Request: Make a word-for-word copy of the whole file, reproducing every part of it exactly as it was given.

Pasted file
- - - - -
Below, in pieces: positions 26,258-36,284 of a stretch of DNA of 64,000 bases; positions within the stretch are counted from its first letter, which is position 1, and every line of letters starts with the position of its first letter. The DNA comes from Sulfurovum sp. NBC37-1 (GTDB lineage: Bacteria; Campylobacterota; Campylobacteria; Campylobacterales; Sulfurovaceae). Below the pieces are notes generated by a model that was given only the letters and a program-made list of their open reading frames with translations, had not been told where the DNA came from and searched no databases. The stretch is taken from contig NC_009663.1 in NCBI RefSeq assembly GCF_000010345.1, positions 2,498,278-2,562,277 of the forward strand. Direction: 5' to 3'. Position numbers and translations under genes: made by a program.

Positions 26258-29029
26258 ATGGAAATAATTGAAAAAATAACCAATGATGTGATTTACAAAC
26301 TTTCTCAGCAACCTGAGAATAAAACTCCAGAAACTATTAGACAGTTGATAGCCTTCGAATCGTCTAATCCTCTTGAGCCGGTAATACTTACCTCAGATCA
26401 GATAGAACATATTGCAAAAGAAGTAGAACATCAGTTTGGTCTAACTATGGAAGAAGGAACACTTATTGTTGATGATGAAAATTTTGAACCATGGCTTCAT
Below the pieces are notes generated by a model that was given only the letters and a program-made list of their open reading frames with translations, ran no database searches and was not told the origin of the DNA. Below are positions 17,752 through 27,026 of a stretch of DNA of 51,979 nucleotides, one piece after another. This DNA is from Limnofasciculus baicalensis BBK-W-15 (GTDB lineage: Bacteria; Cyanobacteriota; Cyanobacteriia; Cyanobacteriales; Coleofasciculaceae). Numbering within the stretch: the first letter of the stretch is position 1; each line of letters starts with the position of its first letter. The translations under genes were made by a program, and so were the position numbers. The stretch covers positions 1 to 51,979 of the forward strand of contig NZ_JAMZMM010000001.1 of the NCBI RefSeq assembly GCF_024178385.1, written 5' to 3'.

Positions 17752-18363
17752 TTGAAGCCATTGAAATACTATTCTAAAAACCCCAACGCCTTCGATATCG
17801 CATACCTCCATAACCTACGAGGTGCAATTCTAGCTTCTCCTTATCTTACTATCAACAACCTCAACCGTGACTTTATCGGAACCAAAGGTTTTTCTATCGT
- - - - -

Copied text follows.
Below, in pieces: positions 26,258-36,284 of a stretch of DNA of 64,000 bases; positions within the stretch are counted from its first letter, which is position 1, and every line of letters starts with the position of its first letter. The DNA comes from Sulfurovum sp. NBC37-1 (GTDB lineage: Bacteria; Campylobacterota; Campylobacteria; Campylobacterales; Sulfurovaceae). Below the pieces are notes generated by a model that was given only the letters and a program-made list of their open reading frames with translations, had not been told where the DNA came from and searched no databases. The stretch is taken from contig NC_009663.1 in NCBI RefSeq assembly GCF_000010345.1, positions 2,498,278-2,562,277 of the forward strand. Direction: 5' to 3'. Position numbers and translations under genes: made by a program.

Positions 26258-29029
26258 ATGGAAATAATTGAAAAAATAACCAATGATGTGATTTACAAAC
26301 TTTCTCAGCAACCTGAGAATAAAACTCCAGAAACTATTAGACAGTTGATAGCCTTCGAATCGTCTAATCCTCTTGAGCCGGTAATACTTACCTCAGATCA
26401 GATAGAACATATTGCAAAAGAAGTAGAACATCAGTTTGGTCTAACTATGGAAGAAGGAACACTTATTGTTGATGATGAAAATTTTGAACCATGGCTTCAT
Below the pieces are notes generated by a model that was given only the letters and a program-made list of their open reading frames with translations, ran no database searches and was not told the origin of the DNA. Below are positions 17,752 through 27,026 of a stretch of DNA of 51,979 nucleotides, one piece after another. This DNA is from Limnofasciculus baicalensis BBK-W-15 (GTDB lineage: Bacteria; Cyanobacteriota; Cyanobacteriia; Cyanobacteriales; Coleofasciculaceae). Numbering within the stretch: the first letter of the stretch is position 1; each line of letters starts with the position of its first letter. The translations under genes were made by a program, and so were the position numbers. The stretch covers positions 1 to 51,979 of the forward strand of contig NZ_JAMZMM010000001.1 of the NCBI RefSeq assembly GCF_024178385.1, written 5' to 3'.

Positions 17752-18363
17752 TTGAAGCCATTGAAATACTATTCTAAAAACCCCAACGCCTTCGATATCG
17801 CATACCTCCATAACCTACGAGGTGCAATTCTAGCTTCTCCTTATCTTACTATCAACAACCTCAACCGTGACTTTATCGGAACCAAAGGTTTTTCTATCGT